October 31, 2023

Awareness Writing Landscape Insights for Outside In Reasons 31102023

by Stephen Hobbs in wellth movement  | 0 Comments

Awareness Writing

Landscape Insights for Outside In Reasons 

In the realm of self-discovery and creative expression, two distinct yet harmonious writing practices collide: the inside-out conscious writing (portrait) and the outside-in awareness writing (landscape) practices. 

Awareness Writing

In this article, we consider the connection and convergence between these two practices, unraveling their interplay and how they combine to acknowledge, advance, and amplify our words.

As you move through the article more emphasis is placed on an awareness writing approach and practices. Consider this blog post as an introduction, knowing more insights will follow in other posts. There is a course in development with support resources like a book, prompt workbook, and journal. 

Transparency: From the rumblings of Dr. Stephen Hobbs, Founder WELLth Movement

Nature Journal

Walking In:

At the heart of living your great - remarkable - memorable - extraordinary life 
lies your request for a profound valuing of
_your inner self in being for the world
- like a portrait painting - conscious writing - inside out (within-without)
_your outer presence in being with the planet
- like a landscape painting - awareness writing - outside in (without-within)

What is the connection, competition, and collaboration between conscious writing and awareness writing

Conscious writing and awareness writing are related practices that share common outcomes but differ in their approaches.

They coexist, compete, and/or collaborate, depending your writing objectives//outcomes and the context in which they are used:

  1. Connection:
    • Shared Goals: Both conscious writing and awareness writing aim to explore one's thoughts, emotions, and experiences, leading to self-discovery, personal growth, and self-expression. They foster a deeper understanding of living life.
    • Mindfulness: Both practices encourage mindfulness and being present in the moment. They promote reflection-in and reflection-on, and help persons connect with their authentic selves.
    • Catharsis: Both can serve as ways to process (and deal with) hindering emotions, experiences, and challenges, providing a sense of release and relief.
  2. Competition:
    • Limited Time: If you have limited time for introspective practices, conscious writing and awareness writing may compete for your focus, as they both require dedicated time and effort.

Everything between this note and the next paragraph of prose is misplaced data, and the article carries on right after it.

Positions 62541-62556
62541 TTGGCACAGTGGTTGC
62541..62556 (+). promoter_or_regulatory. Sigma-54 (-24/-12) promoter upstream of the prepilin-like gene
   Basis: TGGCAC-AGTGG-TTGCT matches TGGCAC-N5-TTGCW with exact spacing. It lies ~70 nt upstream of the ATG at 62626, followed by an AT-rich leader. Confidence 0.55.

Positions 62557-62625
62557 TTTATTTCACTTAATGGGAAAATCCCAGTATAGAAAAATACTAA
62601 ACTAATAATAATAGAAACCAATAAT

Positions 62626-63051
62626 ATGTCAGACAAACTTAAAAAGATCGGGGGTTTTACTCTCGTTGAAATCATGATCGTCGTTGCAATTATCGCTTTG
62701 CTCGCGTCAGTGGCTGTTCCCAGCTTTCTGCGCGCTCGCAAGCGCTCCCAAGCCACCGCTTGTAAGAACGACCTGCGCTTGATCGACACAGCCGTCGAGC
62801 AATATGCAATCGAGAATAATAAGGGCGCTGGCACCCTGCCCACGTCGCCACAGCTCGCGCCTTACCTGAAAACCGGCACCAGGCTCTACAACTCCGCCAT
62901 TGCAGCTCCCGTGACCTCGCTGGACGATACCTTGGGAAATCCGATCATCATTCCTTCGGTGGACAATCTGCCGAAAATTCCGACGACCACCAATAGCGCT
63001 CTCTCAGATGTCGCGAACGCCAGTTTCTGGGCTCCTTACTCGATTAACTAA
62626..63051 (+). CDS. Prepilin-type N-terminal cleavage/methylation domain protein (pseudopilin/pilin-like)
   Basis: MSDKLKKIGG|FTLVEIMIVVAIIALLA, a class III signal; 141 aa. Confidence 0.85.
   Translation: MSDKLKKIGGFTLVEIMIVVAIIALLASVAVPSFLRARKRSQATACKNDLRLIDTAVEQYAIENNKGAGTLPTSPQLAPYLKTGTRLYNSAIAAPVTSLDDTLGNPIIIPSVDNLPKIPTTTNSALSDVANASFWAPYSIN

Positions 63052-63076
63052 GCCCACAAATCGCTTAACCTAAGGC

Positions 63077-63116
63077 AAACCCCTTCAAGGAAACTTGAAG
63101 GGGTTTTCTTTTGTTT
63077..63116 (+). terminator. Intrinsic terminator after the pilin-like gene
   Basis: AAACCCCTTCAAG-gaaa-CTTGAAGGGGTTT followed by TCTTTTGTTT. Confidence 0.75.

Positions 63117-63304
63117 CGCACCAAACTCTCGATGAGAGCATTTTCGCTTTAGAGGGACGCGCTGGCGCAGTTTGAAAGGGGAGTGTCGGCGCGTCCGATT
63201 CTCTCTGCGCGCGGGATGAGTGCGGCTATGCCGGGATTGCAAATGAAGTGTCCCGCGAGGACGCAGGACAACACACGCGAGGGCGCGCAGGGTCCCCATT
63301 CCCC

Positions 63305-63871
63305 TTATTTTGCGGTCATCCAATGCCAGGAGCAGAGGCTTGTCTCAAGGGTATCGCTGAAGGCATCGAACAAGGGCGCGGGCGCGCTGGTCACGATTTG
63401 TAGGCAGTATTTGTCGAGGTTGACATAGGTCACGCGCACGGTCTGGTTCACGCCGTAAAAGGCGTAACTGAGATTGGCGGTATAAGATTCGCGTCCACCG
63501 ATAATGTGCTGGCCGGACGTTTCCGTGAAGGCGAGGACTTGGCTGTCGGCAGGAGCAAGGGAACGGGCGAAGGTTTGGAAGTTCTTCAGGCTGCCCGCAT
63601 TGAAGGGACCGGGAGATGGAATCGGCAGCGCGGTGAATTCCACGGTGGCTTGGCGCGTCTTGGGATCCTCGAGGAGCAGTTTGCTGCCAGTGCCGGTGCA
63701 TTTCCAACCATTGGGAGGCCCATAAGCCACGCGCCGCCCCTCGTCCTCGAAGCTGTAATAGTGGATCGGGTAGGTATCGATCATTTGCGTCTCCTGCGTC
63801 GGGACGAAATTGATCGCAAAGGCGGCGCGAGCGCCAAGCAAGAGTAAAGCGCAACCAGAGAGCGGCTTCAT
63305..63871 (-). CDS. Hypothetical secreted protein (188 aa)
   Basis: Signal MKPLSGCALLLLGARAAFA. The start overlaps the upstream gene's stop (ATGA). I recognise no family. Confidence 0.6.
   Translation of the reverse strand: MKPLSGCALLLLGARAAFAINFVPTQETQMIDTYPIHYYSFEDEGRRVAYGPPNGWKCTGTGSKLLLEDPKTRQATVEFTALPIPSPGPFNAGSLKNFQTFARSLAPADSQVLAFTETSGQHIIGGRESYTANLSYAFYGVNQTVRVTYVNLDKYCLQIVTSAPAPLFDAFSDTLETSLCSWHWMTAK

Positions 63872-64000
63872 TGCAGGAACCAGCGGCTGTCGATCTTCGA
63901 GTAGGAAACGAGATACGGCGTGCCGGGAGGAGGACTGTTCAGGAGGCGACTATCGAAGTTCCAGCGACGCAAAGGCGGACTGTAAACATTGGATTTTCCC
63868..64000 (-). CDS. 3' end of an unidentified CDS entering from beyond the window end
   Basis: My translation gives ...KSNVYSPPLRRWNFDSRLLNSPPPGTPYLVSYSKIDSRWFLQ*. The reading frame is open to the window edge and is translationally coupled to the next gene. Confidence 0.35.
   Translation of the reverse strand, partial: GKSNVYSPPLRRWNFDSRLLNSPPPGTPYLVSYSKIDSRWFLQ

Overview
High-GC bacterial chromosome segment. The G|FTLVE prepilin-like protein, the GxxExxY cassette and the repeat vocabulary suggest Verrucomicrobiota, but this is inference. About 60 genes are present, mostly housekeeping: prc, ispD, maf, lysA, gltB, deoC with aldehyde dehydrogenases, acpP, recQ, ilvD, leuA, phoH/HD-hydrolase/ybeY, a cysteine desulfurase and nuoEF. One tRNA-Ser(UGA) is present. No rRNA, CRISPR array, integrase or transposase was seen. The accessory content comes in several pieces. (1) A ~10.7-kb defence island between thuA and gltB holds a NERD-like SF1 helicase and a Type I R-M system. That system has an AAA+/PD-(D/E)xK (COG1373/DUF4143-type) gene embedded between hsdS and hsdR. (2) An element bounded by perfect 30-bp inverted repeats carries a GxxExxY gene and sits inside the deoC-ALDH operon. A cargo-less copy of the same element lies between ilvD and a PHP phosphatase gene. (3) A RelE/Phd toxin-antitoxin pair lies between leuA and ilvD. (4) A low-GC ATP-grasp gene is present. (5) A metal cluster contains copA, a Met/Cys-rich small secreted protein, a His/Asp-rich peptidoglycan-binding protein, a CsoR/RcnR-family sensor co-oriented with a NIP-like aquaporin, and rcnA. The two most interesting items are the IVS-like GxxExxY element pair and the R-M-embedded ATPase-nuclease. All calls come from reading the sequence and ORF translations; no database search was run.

• Writing Style: They can compete in terms of writing style and structure. Conscious writing might involve more deliberate, structured, and edited writing, while awareness writing may be more free form and stream-of-consciousness.
  3. Collaboration:
    • Combined Approach: Many individuals find that conscious writing and awareness writing can complement each other. That is, when you allow the formal arrangement and informal connections to flow through your portrait and landscape lenses.
    • Enhanced Reflection: Combining the two practices can enhance reflection in, reflection on, and reflection because of. You may begin with awareness writing to free your mind and then transition to conscious writing to delve deeper into specific topics. And vice versa!
    • Creative Expression: Conscious writing can add a creative and structured aspect to awareness writing, enabling you to refine and express your insights in a more organized manner.

Another way to consider
the connection, competition, & collaboration
between the writing approaches is:

Conscious Writing is about the background while Awareness Writing is about the foreground.

With Conscious Writing you see a few trees and ask what is between them.
With Awareness Writing you look at the landscape you see the forest with the trees. 

Alert: I'm sharing my perspective here...
as a way to help me and possibly guide you
to a similar definition of terms & concepts
to assist your writing. 

This foreground consideration invites the awareness of intention and attention. The interconnected aspects of the three play significant roles in shaping our experiences via activities, behaviors, & consequences. 

Intention: Intention refers to a person's purpose, goal, or aim to achieve a particular outcome or engage in a specific action. It's the mental state that directs our thoughts and actions toward a desired objective. Intentions can be conscious or subconscious and serve as the driving force behind our decisions and behaviors.

Attention: Attention is the cognitive process of focusing mental resources on specific stimuli or information while filtering out or ignoring other inputs. It involves selecting and concentrating on particular aspects of our internal or external environment. Attention is often directed by our intentions and interests. What we intend to achieve or what we find important guides where we allocate our attention.

Awareness: Awareness encompasses our overall state of presence, including what we are thinking, feeling, and perceiving. It involves being attuned to both our internal mental states and external surroundings. Awareness is a broader and more inclusive concept that weaves together intention and attention. 

Here's how these three concepts connect:

Intention guides Attention: Your intentions influence what you choose to pay attention to. For example, if you intend to learn a new skill, your attention will naturally gravitate toward resources and activities related to that skill.

Attention influences Awareness: What you pay attention to shapes your awareness. When you focus your attention on something, you become more aware of it. Conversely, when you ignore something, it tends to fall outside your awareness.

Awareness informs Intention: Being aware of your thoughts & feelings with the environment can inform your intentions. For instance, if you become aware of feeling stressed because of an external factor, you may set an intention to engage in relaxation techniques to address that stress.